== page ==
I grew up watching my father play a lot of beach volleyball. Since living in Cuba, I have also become fond of conventional volleyball, a game quite popular on the island.
Last week the Chinese and Cuban men’s teams squared off at the Havana “Sports City” indoor coliseum for two exhibition matches. Unable to make the first, I didn’t want to miss the second. Despite it being a school night, I took my 6-year-old grandson for his first visit to our “superdome”, built in 1957 with a 15,000 capacity.
Tickets are sold for one and two pesos, the equivalent of 4 and 8 cents of a US dollar, within anyone’s reach. The more expensive tickets were for wooden seats on the first two levels, and the cheaper tickets bought a space on benches higher up.
The first thing we did upon entering the stadium was to buy some popcorn. Others around us were snapping up the other food items for sale: lechon pork sandwiches and chocolate coated ice cream bars.
We arrived a half hour early to get good seats and see the players warm up. However, finding seats turned out to be not all that easy. We attempted to sit down twice, only to learn that we had chosen blocks of seats that were reserved for a large group of Chinese students who are in Cuba to study Spanish.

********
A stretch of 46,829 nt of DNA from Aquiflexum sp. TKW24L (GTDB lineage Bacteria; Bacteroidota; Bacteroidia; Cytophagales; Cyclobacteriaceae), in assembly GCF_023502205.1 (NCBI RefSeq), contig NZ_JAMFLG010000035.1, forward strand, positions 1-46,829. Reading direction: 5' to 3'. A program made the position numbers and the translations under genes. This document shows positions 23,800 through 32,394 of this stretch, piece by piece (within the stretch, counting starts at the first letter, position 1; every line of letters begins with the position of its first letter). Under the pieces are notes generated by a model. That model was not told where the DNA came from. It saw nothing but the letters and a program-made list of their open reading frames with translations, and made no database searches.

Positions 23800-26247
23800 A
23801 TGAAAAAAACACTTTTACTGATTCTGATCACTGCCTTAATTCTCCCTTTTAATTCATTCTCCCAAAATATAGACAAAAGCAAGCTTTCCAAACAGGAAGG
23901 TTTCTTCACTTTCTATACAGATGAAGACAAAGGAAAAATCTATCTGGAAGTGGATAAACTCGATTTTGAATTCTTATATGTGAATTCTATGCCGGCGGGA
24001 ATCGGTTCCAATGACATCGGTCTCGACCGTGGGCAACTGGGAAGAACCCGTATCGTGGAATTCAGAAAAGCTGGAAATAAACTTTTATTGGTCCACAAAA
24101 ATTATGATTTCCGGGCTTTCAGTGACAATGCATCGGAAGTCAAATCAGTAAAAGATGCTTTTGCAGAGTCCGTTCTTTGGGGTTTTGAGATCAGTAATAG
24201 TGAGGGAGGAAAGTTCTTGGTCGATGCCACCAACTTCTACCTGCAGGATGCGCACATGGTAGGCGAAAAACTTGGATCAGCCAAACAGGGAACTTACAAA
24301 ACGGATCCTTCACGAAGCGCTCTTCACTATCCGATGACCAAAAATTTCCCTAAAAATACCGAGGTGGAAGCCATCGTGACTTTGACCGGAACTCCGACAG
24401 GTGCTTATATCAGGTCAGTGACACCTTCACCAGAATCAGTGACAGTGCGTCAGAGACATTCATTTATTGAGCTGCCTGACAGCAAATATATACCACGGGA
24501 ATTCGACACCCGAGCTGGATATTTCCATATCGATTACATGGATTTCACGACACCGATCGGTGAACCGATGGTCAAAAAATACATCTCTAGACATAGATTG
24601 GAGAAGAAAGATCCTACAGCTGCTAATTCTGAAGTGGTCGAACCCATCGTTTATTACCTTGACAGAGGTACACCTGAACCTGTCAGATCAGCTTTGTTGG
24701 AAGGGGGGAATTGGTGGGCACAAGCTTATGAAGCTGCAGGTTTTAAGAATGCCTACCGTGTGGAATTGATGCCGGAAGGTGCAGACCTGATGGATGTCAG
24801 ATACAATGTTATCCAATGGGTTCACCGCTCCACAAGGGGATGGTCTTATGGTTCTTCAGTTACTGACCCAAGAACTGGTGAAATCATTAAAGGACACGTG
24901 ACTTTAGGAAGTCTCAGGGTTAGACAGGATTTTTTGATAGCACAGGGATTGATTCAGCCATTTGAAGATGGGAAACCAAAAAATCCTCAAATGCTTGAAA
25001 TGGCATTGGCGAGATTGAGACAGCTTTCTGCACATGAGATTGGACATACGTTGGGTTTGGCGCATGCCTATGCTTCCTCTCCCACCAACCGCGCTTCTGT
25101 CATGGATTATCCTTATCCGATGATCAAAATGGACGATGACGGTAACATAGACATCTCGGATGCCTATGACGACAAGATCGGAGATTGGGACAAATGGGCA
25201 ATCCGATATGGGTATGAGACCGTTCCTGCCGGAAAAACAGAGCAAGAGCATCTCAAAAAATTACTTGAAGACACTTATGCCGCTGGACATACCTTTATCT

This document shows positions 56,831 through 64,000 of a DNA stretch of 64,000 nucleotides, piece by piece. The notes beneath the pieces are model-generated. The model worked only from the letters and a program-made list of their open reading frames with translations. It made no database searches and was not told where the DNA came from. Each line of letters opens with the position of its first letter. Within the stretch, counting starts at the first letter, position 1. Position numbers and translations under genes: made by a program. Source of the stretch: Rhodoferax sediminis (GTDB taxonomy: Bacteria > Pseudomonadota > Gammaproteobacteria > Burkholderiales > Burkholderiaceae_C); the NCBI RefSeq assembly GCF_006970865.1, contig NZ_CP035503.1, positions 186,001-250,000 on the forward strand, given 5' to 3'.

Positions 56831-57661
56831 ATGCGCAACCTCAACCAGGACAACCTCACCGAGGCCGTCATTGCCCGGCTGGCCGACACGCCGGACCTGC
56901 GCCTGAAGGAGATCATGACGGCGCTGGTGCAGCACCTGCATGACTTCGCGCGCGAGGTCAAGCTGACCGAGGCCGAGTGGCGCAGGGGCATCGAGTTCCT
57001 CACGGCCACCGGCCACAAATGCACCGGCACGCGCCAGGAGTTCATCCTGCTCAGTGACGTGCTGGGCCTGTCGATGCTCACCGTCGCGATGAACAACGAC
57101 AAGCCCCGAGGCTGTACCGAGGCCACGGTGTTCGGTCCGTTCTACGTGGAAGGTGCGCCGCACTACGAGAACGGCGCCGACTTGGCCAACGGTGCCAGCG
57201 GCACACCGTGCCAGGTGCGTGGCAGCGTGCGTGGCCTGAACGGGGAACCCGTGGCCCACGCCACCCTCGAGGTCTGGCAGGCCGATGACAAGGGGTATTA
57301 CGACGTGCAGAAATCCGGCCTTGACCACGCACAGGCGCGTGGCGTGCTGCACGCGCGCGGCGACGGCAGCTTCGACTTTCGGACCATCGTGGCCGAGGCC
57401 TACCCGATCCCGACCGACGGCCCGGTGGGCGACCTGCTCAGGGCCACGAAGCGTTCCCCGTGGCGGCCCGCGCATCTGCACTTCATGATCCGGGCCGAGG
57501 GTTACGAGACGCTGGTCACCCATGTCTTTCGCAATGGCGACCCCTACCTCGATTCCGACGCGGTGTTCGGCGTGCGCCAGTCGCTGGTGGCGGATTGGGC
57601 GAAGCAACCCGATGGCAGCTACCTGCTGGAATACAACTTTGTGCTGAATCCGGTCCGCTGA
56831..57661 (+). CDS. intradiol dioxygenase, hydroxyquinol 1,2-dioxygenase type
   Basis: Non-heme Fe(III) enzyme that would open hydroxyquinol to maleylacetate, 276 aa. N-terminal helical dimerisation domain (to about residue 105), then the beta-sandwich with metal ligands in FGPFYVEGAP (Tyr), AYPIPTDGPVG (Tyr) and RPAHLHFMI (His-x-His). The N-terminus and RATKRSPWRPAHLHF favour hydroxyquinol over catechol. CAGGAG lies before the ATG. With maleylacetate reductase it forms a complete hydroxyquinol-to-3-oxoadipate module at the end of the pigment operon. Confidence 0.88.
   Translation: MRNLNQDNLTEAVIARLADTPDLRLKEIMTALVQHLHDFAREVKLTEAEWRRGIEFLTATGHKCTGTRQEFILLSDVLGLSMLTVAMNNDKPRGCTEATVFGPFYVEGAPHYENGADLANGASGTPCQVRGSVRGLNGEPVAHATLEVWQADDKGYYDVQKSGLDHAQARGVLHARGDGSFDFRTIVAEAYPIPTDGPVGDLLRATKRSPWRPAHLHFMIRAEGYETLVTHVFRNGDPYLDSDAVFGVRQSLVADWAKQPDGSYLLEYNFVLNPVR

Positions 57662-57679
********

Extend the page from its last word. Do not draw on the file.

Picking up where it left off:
Finally seated on the second level, I started explaining to Axel who was who, which he had already figured out, and observing the stadium and its decorations. There were no advertisements; just a couple of small scoreboards, a large portrait of Ernesto “Che” Guevara (there was no need to tell the boy who he was), and a potpourri of red, white and blue banners tastefully hanging from the ceiling, giving a kind of birthday party atmosphere.
Down on the court, the warm-up resembled a choreography of giants jumping up and down and more than a dozen blue and yellow balls flying in the air.
After the passing drills it was time for practicing attacks. This proved quite humorous from our vantage point, as several hard spikes flew past the court helpers and into the ground floor crowd which had to be on red alert so as not to get bopped. A few did!
The practice ended, and the player announcements and national anthems of both countries were played over the loudspeakers. One amusing detail was that the announcer for the Chinese team called out the players’ numbers in English, despite the presence of several hundred Spanish students in the crowd.
Play ball began right on time at 8:30.
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